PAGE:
06 January 2017
Work colleagues are less likely to intervene in workplace bullying if it takes place online.
This is one of the key findings of research led by Dr Iain Coyne, senior lecturer in organisational psychology at Loughborough University's School of Business and Economics, that is being presented at the Division of Occupational Psychology's annual conference in Liverpool today.
Dr Coyne said:
“Bystanders are people who witness bullying but are not involved directly. These individuals can discourage or escalate bullying by speaking up on the victim’s behalf, or supporting the bully either actively or passively."
A total of 110 participants were given examples of four different types of workplace bullying (personal vs work-related; offline vs online) that was perpetrated by a supervisor on a subordinate.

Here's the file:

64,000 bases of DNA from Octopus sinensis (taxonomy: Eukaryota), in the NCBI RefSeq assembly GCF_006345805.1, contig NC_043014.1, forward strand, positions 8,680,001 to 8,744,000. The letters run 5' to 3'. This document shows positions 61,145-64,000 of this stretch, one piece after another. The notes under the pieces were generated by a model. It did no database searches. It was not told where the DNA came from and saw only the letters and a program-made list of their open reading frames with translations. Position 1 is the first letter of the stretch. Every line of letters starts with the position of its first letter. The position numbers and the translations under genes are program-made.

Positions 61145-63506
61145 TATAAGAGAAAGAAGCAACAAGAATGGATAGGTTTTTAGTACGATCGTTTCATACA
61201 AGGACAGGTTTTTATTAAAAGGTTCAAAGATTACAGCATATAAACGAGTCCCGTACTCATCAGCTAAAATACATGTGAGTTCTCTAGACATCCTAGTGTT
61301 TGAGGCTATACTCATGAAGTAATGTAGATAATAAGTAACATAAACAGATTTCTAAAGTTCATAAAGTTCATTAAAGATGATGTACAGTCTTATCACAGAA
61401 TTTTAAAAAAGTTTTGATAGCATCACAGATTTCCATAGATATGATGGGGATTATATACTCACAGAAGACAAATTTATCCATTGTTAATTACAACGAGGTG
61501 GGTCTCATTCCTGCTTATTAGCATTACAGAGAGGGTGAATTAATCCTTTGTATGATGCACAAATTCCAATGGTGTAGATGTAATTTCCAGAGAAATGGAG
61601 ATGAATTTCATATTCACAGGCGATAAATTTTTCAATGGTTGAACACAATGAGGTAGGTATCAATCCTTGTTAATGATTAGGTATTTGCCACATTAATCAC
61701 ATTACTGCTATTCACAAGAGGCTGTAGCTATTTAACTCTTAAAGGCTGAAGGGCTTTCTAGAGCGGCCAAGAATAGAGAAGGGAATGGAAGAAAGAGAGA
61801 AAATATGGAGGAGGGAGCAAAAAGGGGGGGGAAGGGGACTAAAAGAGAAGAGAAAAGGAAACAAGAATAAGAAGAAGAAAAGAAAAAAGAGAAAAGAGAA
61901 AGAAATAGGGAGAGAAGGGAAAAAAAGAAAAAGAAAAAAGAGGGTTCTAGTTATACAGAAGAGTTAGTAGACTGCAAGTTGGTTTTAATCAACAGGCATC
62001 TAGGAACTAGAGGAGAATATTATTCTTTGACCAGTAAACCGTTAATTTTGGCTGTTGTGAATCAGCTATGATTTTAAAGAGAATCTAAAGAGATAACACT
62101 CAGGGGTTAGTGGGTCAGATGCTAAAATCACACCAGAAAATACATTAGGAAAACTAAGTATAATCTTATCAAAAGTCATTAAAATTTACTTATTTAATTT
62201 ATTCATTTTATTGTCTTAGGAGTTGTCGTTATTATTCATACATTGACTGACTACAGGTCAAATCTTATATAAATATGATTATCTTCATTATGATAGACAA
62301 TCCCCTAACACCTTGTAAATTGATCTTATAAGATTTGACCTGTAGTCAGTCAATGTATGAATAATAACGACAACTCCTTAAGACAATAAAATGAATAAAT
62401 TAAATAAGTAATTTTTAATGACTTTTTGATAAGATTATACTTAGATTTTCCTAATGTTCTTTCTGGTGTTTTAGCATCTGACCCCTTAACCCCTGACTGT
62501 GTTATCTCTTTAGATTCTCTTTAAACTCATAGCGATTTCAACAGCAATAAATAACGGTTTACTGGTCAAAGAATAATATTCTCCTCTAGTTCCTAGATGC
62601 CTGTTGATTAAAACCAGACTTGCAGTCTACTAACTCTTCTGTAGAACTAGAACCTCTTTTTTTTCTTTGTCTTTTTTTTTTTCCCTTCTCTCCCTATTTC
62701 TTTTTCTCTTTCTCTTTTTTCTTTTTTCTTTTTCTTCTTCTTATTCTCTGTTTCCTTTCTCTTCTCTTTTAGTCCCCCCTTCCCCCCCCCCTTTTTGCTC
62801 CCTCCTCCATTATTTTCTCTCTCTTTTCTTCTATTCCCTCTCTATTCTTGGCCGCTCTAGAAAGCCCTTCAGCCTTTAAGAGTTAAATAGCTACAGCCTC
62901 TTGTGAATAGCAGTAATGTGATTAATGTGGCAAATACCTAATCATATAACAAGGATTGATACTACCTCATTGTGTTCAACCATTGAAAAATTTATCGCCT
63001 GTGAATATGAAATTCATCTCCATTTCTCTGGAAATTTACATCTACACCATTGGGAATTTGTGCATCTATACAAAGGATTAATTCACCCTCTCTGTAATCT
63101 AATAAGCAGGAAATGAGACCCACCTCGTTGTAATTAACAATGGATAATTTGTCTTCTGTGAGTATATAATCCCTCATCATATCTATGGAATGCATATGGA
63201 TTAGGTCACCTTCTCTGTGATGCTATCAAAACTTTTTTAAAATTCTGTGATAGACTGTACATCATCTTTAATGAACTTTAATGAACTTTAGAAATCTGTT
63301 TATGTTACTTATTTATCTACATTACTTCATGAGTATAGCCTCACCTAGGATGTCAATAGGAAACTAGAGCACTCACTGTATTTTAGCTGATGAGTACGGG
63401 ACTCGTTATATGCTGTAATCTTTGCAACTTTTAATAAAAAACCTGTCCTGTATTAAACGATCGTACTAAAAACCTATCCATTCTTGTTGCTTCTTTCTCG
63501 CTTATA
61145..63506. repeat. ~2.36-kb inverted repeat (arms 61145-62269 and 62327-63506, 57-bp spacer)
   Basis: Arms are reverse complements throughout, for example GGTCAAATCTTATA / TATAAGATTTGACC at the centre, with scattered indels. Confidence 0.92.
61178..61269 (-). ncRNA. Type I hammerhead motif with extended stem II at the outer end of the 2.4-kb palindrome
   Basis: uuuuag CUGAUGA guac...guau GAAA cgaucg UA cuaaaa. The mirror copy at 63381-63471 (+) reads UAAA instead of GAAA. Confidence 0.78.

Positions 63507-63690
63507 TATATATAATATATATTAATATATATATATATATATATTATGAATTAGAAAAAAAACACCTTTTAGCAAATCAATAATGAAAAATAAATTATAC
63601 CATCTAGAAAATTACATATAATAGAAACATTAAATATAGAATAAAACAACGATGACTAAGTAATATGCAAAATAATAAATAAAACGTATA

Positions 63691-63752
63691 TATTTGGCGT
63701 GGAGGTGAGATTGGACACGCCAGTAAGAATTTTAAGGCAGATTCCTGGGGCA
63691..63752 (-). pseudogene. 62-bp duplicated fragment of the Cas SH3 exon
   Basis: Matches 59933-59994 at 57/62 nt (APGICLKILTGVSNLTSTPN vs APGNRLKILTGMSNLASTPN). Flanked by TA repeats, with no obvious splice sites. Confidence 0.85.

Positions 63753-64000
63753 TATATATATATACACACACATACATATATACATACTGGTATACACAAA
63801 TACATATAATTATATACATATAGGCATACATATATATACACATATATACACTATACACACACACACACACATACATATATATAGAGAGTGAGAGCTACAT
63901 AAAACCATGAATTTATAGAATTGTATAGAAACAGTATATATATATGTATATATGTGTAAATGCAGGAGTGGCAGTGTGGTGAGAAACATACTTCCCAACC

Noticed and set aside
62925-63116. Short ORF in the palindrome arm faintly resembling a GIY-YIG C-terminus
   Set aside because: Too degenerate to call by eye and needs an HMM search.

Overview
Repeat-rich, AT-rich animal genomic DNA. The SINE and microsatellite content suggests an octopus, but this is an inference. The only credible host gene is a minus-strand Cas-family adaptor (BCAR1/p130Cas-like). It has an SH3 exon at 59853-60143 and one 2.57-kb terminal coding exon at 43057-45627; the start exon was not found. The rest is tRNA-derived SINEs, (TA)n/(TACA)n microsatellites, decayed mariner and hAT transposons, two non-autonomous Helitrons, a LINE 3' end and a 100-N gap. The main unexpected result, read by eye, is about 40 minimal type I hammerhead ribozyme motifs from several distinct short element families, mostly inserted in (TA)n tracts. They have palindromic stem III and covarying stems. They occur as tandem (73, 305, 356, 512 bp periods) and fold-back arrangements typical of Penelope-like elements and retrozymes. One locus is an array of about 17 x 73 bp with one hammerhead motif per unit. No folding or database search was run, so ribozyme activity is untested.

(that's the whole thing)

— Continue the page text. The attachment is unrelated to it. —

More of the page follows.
Analysis of the results showed that colleagues were significantly more likely to intervene in scenarios that took place offline and when the bullying was personal as opposed to being work-related, with an increase in support for the supervisor's bullying also being observed when the behaviour was online.
Dr Coyne commented:
“Our study illustrates that online forms of abuse can change the behaviour of bystanders – even to the point that they are more likely to agree with the actions of a perpetrator."